Take the 2-minute tour ×
Stack Overflow is a question and answer site for professional and enthusiast programmers. It's 100% free.

Possible Duplicate:
Using square brackets in hidden HTML input fields

What can I do with brackets in the name attribute of input element? This is tutorial:

<input id="user_email" name="user[email]" size="30" tabindex="1" type="text">
share|improve this question

marked as duplicate by Matt Ball, T.J. Crowder, meo, Rob W, Graviton Oct 31 '11 at 2:46

This question has been asked before and already has an answer. If those answers do not fully address your question, please ask a new question.

2 Answers 2

up vote 7 down vote accepted

They have no particular meaning in HTML. Some server-side frameworks, including PHP, use that sort of notation as an indication that they should build up the data in a single server-side object (an associative array — e.g., map — in PHP's case). So with PHP, for instance, if you had name="user[email]" and name="user[phone]" and submitted the form, in your PHP code on the server you'd retrieve a single user object from the request and it would have the keys email and phone on it.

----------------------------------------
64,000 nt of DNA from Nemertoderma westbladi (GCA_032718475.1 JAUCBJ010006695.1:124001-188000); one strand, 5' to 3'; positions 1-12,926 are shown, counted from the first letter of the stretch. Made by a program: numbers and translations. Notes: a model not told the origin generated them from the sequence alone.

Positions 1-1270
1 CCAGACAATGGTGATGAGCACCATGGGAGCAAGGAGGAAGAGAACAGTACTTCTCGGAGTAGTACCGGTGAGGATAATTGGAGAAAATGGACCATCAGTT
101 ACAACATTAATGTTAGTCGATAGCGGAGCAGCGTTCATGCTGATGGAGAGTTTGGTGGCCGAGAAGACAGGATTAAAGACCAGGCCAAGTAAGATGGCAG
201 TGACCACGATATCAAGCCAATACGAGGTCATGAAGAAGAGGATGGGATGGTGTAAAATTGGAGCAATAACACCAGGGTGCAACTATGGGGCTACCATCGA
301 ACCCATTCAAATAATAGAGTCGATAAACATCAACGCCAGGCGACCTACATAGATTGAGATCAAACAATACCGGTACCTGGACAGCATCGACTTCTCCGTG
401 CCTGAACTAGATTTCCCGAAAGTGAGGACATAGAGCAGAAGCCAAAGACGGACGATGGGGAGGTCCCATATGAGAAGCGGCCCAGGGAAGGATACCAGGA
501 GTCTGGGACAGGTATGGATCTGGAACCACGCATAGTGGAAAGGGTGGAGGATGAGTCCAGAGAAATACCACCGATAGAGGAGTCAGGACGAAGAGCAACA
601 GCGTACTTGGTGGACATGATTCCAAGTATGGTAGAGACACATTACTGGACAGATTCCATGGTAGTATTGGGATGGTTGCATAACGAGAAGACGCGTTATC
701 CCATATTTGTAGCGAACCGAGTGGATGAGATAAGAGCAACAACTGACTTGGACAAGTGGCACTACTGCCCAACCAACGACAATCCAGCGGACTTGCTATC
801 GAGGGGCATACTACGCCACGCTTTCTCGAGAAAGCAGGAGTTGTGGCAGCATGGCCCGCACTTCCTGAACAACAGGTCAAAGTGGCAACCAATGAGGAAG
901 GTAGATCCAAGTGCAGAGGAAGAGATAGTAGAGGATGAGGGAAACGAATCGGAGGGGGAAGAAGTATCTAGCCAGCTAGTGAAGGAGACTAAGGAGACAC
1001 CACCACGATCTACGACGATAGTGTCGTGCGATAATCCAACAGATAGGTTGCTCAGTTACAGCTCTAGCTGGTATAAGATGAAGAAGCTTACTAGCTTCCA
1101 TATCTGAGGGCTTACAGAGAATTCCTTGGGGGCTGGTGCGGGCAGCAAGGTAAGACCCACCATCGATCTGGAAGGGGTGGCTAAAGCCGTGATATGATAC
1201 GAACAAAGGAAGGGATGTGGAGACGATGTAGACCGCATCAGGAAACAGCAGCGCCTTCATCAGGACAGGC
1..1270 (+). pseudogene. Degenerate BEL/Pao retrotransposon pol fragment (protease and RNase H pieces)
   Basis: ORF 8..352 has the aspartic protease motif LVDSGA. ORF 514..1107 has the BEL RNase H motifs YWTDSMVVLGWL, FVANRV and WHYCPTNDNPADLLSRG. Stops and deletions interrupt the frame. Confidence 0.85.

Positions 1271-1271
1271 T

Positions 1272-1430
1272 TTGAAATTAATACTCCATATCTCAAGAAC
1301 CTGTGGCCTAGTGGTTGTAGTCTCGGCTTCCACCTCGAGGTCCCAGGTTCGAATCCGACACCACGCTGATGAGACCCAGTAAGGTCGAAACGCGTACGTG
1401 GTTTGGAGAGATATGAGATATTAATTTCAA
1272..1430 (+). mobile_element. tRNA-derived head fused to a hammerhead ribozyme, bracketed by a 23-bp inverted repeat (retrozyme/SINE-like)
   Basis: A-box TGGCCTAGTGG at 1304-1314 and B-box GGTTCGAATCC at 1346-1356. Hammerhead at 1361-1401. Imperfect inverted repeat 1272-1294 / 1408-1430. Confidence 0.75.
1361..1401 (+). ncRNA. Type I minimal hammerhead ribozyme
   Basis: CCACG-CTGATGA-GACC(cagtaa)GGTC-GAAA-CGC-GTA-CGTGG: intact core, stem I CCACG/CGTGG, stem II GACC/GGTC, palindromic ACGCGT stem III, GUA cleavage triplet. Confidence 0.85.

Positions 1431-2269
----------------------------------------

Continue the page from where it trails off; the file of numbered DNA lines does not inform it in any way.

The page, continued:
share|improve this answer

As far as HTML is concerned, they are just characters you can use in the name, no different from a, 7 or !.

If you plan to access form elements via the name on the client side, then they prevent you using dot notation to do so in JavaScript (since [ has special meaning in JS) so you have to use square bracket notation instead.

You might treat the characters as having special significance once they reach the server. The only common system that does so, that I'm aware of, is PHP which will file the data as $_REQUEST['user']['email'] instead of $_REQUEST['user[email]'].

share|improve this answer
Rails does the same thing. –  Dave Newton Oct 30 '11 at 17:19

Not the answer you're looking for? Browse other questions tagged or ask your own question.